Distinguishing Greek and Greek

John Cowan jcowan at reutershealth.com
Wed Mar 16 19:49:53 CET 2005

Panagiotis Sikas scripsit:

> I assume that since there is no other language (or derivative) in
> the catalogue of the official European Languages, the same applies
> to Cyprus as well. I don't know if there are more than one official
> languages in Cyprus (English or Turkish) but this is another
> discussion...

Greek, Turkish, and English are all official in Cyprus.

> >3. is there an existing icon traditionally used to indicate a page in 
> >Greek language other than a Greek or Cyprus flag?
> haven't seen anything else used....

<rant>This whole business of flags as language icons is absurd.  The flag
for English is almost invariably the U.K. flag, yet only about 12% of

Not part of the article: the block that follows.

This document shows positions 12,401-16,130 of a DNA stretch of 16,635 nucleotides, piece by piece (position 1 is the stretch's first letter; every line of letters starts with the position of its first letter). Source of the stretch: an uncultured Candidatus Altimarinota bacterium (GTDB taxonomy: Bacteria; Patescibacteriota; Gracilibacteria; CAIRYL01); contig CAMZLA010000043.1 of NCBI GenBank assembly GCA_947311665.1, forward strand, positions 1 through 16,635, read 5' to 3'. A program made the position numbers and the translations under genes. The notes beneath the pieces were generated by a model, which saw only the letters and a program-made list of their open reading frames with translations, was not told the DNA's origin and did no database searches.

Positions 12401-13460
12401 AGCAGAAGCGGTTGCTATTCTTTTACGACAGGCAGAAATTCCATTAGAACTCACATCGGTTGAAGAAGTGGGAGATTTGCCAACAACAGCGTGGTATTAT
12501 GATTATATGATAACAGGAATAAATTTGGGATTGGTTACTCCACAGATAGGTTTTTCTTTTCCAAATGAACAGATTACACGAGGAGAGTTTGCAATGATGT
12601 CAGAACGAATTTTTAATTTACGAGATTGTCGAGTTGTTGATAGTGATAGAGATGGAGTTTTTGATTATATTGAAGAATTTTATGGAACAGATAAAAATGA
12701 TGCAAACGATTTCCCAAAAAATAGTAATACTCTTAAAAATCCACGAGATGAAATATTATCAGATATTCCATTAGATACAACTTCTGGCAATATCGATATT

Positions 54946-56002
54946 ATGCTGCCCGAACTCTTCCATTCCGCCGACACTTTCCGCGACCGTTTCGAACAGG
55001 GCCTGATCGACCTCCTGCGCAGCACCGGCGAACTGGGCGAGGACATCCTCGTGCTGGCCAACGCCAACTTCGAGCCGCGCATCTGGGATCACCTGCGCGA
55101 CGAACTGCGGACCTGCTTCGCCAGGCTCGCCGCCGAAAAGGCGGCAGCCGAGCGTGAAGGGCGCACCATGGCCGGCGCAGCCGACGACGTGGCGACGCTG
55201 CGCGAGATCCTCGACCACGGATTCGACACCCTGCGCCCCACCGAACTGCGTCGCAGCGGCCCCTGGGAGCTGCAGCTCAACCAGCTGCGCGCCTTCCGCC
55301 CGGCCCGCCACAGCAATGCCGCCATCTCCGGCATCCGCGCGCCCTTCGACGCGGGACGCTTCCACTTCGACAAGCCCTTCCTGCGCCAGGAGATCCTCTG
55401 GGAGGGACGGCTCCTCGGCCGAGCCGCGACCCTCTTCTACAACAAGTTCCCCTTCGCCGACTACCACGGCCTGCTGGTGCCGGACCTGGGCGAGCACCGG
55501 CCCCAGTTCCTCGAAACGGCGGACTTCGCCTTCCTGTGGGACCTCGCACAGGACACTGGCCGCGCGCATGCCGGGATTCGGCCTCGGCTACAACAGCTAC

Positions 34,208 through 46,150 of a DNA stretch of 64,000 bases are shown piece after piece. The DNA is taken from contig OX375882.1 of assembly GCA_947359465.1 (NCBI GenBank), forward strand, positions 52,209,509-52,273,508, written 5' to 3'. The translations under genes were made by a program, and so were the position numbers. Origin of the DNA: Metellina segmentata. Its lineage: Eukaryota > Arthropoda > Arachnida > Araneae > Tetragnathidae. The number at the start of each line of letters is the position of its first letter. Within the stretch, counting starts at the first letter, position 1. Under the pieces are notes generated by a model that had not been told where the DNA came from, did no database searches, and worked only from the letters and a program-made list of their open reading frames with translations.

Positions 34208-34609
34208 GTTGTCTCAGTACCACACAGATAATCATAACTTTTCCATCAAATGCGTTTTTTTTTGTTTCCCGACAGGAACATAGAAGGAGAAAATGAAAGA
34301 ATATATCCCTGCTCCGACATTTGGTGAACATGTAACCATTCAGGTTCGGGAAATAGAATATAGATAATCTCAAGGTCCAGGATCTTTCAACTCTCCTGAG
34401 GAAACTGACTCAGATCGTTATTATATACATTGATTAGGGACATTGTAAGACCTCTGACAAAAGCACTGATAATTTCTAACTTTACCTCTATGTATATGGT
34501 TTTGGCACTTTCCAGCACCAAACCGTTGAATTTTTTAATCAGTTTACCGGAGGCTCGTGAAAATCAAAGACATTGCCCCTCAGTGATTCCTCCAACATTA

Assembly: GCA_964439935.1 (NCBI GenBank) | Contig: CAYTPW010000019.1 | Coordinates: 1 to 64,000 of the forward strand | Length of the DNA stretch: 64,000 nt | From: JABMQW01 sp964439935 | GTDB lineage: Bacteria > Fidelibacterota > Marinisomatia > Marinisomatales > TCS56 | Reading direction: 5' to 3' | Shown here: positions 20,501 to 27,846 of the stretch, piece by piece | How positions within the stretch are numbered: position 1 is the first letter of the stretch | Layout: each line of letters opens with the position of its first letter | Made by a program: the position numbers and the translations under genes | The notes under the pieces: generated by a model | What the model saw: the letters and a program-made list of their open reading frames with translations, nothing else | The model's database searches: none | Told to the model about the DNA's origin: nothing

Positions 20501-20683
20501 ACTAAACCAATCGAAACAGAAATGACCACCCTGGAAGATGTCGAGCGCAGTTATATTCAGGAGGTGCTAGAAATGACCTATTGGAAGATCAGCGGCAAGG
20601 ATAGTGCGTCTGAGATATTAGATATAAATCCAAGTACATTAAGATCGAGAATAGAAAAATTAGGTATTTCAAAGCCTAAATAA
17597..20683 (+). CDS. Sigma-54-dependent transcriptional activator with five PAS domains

English-speakers live in the U.K.  Indeed, no one country contains a
majority of the world's anglophones.  Per contra, India has 16 official
languages, so the flag of India would convey little or nothing in a
multilingual context.

The appropriate icon for a language is the name of the language expressed
in the script of the language:  "English", "Deutsch", etc.  Those who
cannot read this word have no use for the text it links to.</rant>

Business before pleasure, if not too bloomering long before.
        --Nicholas van Rijn
                John Cowan <jcowan at reutershealth.com>
                        http://www.ccil.org/~cowan  http://www.reutershealth.com

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